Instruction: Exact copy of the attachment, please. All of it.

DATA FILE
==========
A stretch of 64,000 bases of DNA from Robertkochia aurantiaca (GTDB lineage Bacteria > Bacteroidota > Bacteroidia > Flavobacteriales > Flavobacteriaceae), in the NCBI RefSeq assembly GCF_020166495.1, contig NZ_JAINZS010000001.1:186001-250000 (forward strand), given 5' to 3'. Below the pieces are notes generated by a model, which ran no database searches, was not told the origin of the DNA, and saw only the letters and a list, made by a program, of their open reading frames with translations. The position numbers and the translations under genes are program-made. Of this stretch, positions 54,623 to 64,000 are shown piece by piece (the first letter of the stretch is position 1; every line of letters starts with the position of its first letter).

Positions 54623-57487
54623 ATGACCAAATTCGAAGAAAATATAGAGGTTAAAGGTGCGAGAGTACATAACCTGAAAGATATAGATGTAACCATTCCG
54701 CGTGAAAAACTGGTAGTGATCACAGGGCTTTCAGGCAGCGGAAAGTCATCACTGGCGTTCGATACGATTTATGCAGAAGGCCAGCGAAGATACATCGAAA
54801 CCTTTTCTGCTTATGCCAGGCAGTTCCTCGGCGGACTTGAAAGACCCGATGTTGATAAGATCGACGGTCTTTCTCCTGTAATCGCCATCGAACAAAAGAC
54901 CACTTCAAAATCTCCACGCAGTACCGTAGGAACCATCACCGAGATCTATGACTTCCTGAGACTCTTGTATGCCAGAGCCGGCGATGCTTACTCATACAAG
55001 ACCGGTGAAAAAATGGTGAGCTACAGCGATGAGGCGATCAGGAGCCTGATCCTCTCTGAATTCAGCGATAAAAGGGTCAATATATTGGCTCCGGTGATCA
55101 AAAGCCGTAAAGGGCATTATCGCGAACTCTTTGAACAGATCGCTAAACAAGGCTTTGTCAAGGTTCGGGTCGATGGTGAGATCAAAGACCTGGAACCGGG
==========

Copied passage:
A stretch of 64,000 bases of DNA from Robertkochia aurantiaca (GTDB lineage Bacteria > Bacteroidota > Bacteroidia > Flavobacteriales > Flavobacteriaceae), in the NCBI RefSeq assembly GCF_020166495.1, contig NZ_JAINZS010000001.1:186001-250000 (forward strand), given 5' to 3'. Below the pieces are notes generated by a model, which ran no database searches, was not told the origin of the DNA, and saw only the letters and a list, made by a program, of their open reading frames with translations. The position numbers and the translations under genes are program-made. Of this stretch, positions 54,623 to 64,000 are shown piece by piece (the first letter of the stretch is position 1; every line of letters starts with the position of its first letter).

Positions 54623-57487
54623 ATGACCAAATTCGAAGAAAATATAGAGGTTAAAGGTGCGAGAGTACATAACCTGAAAGATATAGATGTAACCATTCCG
54701 CGTGAAAAACTGGTAGTGATCACAGGGCTTTCAGGCAGCGGAAAGTCATCACTGGCGTTCGATACGATTTATGCAGAAGGCCAGCGAAGATACATCGAAA
54801 CCTTTTCTGCTTATGCCAGGCAGTTCCTCGGCGGACTTGAAAGACCCGATGTTGATAAGATCGACGGTCTTTCTCCTGTAATCGCCATCGAACAAAAGAC
54901 CACTTCAAAATCTCCACGCAGTACCGTAGGAACCATCACCGAGATCTATGACTTCCTGAGACTCTTGTATGCCAGAGCCGGCGATGCTTACTCATACAAG
55001 ACCGGTGAAAAAATGGTGAGCTACAGCGATGAGGCGATCAGGAGCCTGATCCTCTCTGAATTCAGCGATAAAAGGGTCAATATATTGGCTCCGGTGATCA
55101 AAAGCCGTAAAGGGCATTATCGCGAACTCTTTGAACAGATCGCTAAACAAGGCTTTGTCAAGGTTCGGGTCGATGGTGAGATCAAAGACCTGGAACCGGG